Editorializing Studies: An Example

side view of scientists looking at a colorful grapefruit in a laboratoryThe internet is jam-packed with sources of "news." Most of these sources don't produce news themselves; rather they re-post articles, press releases, etc. And so it came to pass that a post I saw this week referenced a press release from March that prompted this post. End backstory.

The post from March (which showed up in lots of places...see previous paragraph) looked like this one: http://www.sciencenewsline.com/news/2017030718000015.html . It's about a study that showed exercise--especially High Intensity Interval Training (HIIT)--"...caused cells to make more proteins for their energy-producing mitochondria and their protein-building ribosomes, effectively stopping aging at the cellular level."

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RPE for Resistance Training

You can use your Rate of Perceived Exertion (RPE) to measure and adapt the intensity level of your strength workouts. At StrongFast, we use a modified version of Michael Tuchscherer's RPE scale as follows:

  • 10 - Max effort
  • 9 - Could you have MAYBE done 1 more rep?
  • 8 - Could you have DEFINITELY done 1 more rep?
  • 7 - Weight is too heavy to maintain fast bar speed but isn’t a struggle; 2–4 reps left
  • 6 - Did the bar speed slow down only on the last rep?
  • 5 - Weight moves quickly when maximal force is applied to the weight; “speed weight
  • 4 - Was the bar speed on the last rep the same as the first?
  • 3 - Light speed work; moves quickly with moderate force
  • 2 - Most warm-up weights

It takes some experience to make this work: most beginners tend to underestimate how much they can lift, and some overestimate. Experienced lifters generally know their limits and reach (and exceed) them regularly, making this a useful measure of intensity. Of course, there are always some who will overestimate how much more they had left; for them, this is useless. But that's not us, right?

RPE For Resistance Training

Determining the intensity of a workout can help make it more effective and easier to scale. For example, asking someone to run for five minutes is physically different than asking them to run hard for five minutes. The same concept applies to strength training.

But while there are some straightforward ways to measure intensity of cardiovascular or aerobic training, strength training is a bit more challenging. Yet knowing how hard you’re lifting can help you structure your workout programs more effectively. For example, you can vary workout intensity to prevent overtraining while still getting sufficient volume and working hard enough to get results.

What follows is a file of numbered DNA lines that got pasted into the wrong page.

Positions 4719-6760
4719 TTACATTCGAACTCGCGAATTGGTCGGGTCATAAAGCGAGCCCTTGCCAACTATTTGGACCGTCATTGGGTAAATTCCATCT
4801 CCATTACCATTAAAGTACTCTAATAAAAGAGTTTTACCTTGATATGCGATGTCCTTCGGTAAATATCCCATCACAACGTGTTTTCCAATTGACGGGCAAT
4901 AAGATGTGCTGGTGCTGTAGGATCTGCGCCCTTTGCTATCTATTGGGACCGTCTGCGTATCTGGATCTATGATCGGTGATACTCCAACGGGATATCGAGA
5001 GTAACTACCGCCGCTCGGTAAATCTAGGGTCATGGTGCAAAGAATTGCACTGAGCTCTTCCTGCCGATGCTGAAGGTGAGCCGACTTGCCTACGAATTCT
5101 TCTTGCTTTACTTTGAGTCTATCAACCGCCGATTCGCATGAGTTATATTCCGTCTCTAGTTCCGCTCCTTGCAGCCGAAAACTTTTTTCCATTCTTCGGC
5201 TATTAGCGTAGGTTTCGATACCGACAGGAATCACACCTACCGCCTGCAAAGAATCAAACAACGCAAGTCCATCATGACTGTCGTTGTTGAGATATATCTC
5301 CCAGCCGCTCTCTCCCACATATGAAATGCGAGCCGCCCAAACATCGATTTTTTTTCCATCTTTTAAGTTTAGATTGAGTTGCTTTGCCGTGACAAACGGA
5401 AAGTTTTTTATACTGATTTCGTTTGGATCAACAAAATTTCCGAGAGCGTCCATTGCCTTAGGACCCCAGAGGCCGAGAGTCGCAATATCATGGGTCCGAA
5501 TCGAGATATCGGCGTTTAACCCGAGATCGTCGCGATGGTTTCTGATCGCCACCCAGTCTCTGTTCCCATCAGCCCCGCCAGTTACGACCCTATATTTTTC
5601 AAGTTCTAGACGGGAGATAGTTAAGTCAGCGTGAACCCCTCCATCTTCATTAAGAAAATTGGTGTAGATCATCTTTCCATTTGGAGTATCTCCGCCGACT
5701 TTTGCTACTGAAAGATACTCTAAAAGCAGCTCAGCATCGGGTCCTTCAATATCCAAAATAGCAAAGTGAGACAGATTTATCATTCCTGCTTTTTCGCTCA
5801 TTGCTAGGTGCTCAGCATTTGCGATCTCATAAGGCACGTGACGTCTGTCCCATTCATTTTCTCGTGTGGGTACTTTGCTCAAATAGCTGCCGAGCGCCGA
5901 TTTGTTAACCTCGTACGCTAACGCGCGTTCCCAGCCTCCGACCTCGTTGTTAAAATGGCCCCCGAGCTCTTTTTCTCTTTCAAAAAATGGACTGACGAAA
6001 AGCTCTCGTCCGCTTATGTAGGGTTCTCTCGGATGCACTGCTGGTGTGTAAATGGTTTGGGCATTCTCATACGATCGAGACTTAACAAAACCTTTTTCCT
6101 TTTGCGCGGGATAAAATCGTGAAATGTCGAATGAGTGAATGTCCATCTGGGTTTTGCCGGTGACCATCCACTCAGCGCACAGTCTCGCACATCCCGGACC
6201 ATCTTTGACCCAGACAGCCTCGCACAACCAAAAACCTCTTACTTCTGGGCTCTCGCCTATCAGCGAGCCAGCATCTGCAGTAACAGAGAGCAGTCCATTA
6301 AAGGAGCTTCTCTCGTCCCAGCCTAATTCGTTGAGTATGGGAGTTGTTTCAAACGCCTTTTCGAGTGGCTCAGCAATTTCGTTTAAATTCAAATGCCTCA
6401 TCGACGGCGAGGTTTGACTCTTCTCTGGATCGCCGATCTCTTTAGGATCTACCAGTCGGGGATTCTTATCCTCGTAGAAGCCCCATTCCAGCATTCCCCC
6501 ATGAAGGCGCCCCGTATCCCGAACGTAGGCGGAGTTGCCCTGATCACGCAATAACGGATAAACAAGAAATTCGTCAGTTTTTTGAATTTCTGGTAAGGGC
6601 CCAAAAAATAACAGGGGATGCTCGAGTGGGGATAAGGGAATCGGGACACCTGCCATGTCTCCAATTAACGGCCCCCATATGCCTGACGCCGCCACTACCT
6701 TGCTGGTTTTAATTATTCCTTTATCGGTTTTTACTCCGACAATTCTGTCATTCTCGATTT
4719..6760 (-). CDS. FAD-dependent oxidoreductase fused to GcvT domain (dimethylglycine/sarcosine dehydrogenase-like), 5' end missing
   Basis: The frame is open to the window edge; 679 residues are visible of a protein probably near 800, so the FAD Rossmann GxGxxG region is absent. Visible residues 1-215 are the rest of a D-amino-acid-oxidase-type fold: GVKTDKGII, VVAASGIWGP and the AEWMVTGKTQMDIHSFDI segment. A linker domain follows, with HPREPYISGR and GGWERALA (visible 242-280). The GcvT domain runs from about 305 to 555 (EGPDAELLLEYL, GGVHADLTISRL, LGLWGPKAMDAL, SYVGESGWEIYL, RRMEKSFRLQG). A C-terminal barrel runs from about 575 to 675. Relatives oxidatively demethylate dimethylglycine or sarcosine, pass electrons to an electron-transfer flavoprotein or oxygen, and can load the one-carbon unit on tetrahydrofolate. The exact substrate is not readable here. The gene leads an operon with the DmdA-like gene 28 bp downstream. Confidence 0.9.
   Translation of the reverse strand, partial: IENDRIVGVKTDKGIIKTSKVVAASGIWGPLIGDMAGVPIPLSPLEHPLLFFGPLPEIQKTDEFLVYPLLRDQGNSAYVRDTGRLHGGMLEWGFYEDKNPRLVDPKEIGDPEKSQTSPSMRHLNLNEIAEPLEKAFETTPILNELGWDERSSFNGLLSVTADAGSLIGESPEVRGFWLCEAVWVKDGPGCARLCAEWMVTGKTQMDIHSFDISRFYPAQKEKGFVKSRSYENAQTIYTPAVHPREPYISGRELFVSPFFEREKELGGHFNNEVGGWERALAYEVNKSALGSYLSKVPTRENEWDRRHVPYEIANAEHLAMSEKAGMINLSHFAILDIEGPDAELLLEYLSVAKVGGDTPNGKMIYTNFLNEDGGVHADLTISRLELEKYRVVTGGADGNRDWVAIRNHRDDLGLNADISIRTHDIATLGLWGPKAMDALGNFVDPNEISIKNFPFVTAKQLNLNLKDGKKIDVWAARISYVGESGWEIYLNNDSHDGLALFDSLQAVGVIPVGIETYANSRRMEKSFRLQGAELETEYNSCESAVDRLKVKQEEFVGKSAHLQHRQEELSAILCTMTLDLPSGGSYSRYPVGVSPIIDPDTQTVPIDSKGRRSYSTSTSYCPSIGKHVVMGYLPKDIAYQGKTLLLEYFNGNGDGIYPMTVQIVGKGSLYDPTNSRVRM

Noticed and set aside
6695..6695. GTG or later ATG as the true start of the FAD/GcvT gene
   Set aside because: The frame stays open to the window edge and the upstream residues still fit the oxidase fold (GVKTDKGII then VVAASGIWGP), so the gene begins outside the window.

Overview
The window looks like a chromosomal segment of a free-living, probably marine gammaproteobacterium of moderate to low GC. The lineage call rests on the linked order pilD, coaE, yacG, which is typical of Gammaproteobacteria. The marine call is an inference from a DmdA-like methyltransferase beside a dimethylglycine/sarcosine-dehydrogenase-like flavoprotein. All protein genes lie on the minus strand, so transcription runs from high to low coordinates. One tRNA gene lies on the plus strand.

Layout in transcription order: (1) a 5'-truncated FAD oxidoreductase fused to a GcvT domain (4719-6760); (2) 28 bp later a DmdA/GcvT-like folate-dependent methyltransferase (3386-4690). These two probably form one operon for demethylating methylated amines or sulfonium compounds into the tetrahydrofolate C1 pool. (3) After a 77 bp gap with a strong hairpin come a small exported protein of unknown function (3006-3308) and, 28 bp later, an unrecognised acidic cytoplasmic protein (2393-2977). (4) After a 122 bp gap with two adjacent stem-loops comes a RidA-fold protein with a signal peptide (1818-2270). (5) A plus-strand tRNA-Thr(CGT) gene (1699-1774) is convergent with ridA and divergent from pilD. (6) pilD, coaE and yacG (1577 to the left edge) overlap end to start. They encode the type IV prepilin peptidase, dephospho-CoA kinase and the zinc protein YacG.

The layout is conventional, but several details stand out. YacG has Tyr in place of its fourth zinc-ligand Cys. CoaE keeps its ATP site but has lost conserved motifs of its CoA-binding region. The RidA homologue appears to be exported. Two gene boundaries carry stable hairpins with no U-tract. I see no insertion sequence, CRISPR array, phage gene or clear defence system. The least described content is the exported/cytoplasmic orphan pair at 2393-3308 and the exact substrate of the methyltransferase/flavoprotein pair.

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Live Long, Travel Strong: Costa Rica Edition

Whether you're retired, nearing retirement, or decades away, recreational travel should be on your mind. Exploring the world has been a time-honored tradition since...forever. While some people might prefer to see the world from a bus or deck chair, there are plenty of adventurous things to do while you travel.

Being fit opens more recreational travel opportunities. Here are some examples from a recent trip to Costa Rica.

Zip-lining is fun, but it's also easy. You don't need to be great (or even good) shape to do it. But it does involve climbing stairs. Being fit makes that part easier.

Ziplining travel in Costa Rica

Ziplining

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Secret to Fitness Success

(This article originally appeared in the October 9, 2012 issue of The StrongFast Planet newsletter.)

old training treadmillLots of people go to the gym. Lots of people have exercise equipment at home. Lots of people buy fitness videos, books, clothes, and junk. Lots of people don't get any fitter.

Why do some people have success with a fitness or nutrition program while others don't? While there are several possible factors, there is one "secret" that every success story shares:

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Recovery, Rest, Repair, and Rebuilding

recovery walk on the beachThere's an adage that strength gains aren't made in the gym; they're made during the recovery from workouts when muscles repair and rebuild (making you "better, stronger, faster..."). This has led (not "lead" ... words have meaning!) to the concept of the "off" day or "rest" day.

We can do better. "Recovery" day is a start. Or how about "muscle repair" day? That can change the way we approach our training schedule.

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Spot Reduction Is Still A Myth

Spot reduction refers to the concept of reducing fat in specific area of the body through exercise. Spot reduction claims have been around a very long time...and have remained popular despite the lack of results. It seems like it should work, right? But then, it seems like the earth is flat. ("Look! There's the edge!") So why is there still so much confusion about this?

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